We spent a few lovely days on the Eastern shore of the Chesapeake (more anon about the food) and I was struck by the radical differences in the laws governing the sale of liquor. In my fair state, liquor licenses are granted based on population: about one license for each 7500 people. So my little village has only five or six licenses available (Licenses extant before 1948 are grandfathered). What this does is increase the price of each license far beyond any rational amount. The last one available was being sold for $600,000. And guess what? In this marvelous economy there were no takers. The distortion in the market is obvious, but it also twists the restaurant business into odd shapes. A $10 glass of wine makes a typical restaurant a lovely profit, so they don’t have make all of their money on the food. But without a liquor license, dishes that should be priced in the mid teens are miraculously transformed into works of culinary art that cost well in excess of their value in a rational market.
In Maryland, where the cost of a liquor license is a fraction of what it is in New Jersey, seemingly everyone has one! I walked into a nice little coffee shop one morning and was startled to see a few bottles of booze on the back shelf, and some bottled beer in the cooler. I usually don’t have a shot of tequila in my morning coffee, but I was gratified by the opportunity. And I saw no breakdown of society that some would argue occurs when liquor is widely available. There were no children begging for a few pennies for their morning vodka and milk, no bums panhandling for beer money, the streets were clean, and I saw no evidence that the fabric of the universe had been torn by easy availability of alcohol.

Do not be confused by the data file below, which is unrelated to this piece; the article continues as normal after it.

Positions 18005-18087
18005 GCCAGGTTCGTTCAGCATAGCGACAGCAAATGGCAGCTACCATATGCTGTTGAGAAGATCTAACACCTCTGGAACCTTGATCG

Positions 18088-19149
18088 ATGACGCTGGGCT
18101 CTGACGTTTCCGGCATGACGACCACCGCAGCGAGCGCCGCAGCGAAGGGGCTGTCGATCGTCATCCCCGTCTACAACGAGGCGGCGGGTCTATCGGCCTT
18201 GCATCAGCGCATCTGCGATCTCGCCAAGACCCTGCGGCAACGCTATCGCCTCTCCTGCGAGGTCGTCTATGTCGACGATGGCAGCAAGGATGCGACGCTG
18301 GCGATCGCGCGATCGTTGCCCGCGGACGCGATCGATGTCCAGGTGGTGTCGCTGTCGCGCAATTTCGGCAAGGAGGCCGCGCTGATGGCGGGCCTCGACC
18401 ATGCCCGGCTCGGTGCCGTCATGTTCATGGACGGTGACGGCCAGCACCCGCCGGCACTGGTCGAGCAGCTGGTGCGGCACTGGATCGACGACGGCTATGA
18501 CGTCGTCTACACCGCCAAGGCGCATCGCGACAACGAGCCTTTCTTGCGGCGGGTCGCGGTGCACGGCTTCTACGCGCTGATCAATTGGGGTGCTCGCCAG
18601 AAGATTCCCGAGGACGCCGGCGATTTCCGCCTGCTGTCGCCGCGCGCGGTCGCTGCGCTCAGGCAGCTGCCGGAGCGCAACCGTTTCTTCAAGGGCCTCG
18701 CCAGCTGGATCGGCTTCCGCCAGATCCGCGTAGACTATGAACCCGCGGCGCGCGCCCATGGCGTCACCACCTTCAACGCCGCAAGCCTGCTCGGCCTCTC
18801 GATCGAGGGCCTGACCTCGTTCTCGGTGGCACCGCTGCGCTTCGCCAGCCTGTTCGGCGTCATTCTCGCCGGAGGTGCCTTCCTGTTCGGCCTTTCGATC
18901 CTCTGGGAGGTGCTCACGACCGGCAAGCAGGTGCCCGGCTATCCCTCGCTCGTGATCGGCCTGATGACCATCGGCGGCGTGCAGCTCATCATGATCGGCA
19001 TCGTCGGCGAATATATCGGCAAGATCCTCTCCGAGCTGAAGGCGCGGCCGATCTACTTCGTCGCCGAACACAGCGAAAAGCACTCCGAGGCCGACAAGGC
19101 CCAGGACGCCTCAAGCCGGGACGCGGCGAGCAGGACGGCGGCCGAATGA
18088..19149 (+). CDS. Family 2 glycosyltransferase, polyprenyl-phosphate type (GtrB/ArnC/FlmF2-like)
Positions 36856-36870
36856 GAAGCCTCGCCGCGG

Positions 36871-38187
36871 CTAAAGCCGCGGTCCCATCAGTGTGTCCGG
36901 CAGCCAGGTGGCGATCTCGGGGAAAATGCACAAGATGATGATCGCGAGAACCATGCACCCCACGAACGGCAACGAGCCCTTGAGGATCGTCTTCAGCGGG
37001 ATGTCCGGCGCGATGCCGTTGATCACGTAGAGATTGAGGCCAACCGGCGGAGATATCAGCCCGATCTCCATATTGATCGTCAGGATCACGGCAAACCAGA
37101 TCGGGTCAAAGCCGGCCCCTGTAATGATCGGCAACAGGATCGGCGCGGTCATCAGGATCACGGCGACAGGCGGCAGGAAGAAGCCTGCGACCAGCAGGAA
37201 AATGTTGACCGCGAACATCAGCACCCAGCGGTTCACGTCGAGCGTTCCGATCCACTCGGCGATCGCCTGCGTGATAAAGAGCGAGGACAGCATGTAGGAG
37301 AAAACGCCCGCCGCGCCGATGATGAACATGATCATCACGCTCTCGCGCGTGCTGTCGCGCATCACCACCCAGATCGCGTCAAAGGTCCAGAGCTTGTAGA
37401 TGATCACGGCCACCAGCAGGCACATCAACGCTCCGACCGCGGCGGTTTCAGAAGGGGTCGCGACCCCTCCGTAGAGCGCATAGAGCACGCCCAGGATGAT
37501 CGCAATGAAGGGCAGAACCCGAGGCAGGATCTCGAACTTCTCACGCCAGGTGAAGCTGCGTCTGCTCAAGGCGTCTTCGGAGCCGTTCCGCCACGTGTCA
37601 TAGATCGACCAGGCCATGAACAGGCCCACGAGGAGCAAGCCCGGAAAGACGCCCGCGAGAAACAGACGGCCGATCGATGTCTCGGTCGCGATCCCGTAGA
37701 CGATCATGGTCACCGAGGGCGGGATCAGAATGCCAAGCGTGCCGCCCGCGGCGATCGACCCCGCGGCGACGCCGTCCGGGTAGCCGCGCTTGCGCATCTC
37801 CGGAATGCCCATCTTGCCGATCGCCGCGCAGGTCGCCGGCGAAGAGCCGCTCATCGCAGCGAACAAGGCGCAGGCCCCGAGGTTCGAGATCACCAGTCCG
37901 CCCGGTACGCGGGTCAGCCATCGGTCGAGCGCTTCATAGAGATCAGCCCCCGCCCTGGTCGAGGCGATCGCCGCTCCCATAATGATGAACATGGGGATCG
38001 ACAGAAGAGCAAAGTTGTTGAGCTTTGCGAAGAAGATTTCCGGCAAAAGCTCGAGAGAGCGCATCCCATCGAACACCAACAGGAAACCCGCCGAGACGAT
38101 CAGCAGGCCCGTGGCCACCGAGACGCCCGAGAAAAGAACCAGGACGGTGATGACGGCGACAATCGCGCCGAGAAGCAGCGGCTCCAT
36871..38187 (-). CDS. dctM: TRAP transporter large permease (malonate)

What I did see, and enjoy, was a large number of fine restaurants that were reasonably priced, where I could have a glass of beer with lunch or a cocktail and a few glasses of wine with dinner. The political climate in Maryland is by no means libertarian, yet for some reason they never got around to screwing up the liquor license laws. Good for them! Unfortunately for New Jersey, it will be very difficult to moderate our existing regulation. Imagine if you owned one of those ridiculously expensive licenses and some well-meaning politician decided that liquor law reform was a good thing. I’ll bet that you would work very, very diligently to prevent any change. That’s perfectly understandable, and unfortunate for the rest of us.